Dr Louise Johns is a consultant clinical psychologist and the IAPT-SMI project lead at South London and Maudsley (SLaM) NHS Foundation Trust. She previously worked at the Psychological Interventions Clinic for Outpatients in Psychosis (PICuP) in SLaM, providing individual cognitive behaviour therapy for psychosis (CBTp) and supervising qualified clinical and counselling psychologists in CBTp. She has recently taken up a post as consultant academic clinical psychologist within the Early Intervention in Psychosis Service, Oxford Health NHS Foundation Trust. Dr Johns is also an honorary senior lecturer at the Institute of Psychiatry, Psychology & Neuroscience, King’s College London.
Dr Johns received a BA (Hons) in natural sciences, specialising in psychology, at Cambridge University in 1991. She went on to complete a Doctor of Philosophy (DPhil) at the University of Oxford. Her Doctorate in Clinical Psychology (DClinPsy) was completed in 1998 at the Institute of Psychiatry. She also received a Postgraduate Certificate in Academic Practice (PGCAP) at King’s College London in 2003.
Dr Johns is a chartered psychologist and an accredited cognitive behavioural therapist with the British Association of Behavioural and Cognitive Psychotherapies (BABCP). Since qualifying as a clinical psychologist in 1998, she has worked continuously in a clinical and research capacity in the field of psychosis. She has published over 50 articles on psychosis, including papers and chapters on cognitive behavioural treatments.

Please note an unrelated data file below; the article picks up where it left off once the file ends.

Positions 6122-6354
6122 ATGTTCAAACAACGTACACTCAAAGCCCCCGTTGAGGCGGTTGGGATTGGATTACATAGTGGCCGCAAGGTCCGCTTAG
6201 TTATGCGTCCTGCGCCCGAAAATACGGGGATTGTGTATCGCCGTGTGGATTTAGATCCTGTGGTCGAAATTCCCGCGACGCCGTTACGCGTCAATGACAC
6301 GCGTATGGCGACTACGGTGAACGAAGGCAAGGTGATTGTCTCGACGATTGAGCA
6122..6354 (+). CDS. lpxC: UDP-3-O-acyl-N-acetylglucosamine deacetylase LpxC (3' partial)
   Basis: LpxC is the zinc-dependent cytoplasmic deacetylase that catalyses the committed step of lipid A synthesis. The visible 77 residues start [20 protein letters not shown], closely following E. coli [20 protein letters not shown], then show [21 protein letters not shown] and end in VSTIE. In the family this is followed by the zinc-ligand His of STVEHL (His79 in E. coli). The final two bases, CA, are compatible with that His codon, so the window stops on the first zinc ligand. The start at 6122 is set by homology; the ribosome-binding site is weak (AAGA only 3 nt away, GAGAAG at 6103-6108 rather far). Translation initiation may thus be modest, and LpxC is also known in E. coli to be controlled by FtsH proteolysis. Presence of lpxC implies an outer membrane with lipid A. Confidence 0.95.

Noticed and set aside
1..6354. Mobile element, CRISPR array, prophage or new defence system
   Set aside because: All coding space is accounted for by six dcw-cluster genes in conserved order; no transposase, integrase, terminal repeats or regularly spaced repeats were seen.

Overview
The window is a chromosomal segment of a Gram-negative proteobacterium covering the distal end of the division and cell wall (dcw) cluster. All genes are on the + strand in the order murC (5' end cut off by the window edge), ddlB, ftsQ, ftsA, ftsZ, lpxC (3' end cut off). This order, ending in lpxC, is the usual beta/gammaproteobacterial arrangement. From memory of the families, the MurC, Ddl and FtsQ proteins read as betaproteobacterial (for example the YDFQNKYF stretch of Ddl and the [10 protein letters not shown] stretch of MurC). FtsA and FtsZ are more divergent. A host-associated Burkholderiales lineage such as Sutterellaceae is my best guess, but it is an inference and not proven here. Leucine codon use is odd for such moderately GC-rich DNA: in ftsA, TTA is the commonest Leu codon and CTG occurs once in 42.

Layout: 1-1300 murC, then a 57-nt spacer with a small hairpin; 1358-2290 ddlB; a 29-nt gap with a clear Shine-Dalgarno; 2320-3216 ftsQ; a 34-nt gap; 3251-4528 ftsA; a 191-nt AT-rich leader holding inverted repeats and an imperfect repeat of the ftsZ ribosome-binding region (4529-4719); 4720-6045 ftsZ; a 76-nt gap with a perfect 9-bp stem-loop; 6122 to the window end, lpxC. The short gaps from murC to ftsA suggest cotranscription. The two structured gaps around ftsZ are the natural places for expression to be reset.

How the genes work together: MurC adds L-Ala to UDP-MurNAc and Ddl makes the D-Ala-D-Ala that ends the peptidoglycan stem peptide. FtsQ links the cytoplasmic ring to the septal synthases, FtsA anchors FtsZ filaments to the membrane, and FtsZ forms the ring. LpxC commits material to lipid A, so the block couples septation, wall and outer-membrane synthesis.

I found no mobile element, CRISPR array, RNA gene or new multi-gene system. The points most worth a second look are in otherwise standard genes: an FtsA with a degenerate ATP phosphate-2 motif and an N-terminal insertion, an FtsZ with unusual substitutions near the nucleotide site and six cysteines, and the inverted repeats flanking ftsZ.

Future conferences of interest:
Implementing the national objective to end Prone/Face Down Restraint: Examining Restraint Positions in Practice
Adult Safeguarding Enquiries & Safeguarding Adults Reviews
Improving Mental Health Crisis Care
Smoking Cessation in Mental Health
Safe Staffing for Nursing in Mental Health Inpatient Units
Improving the Quality of Perinatal Mental Health Services
Psychological Therapies in the NHS
Download: louise-johns_1085.pdf1 July 2015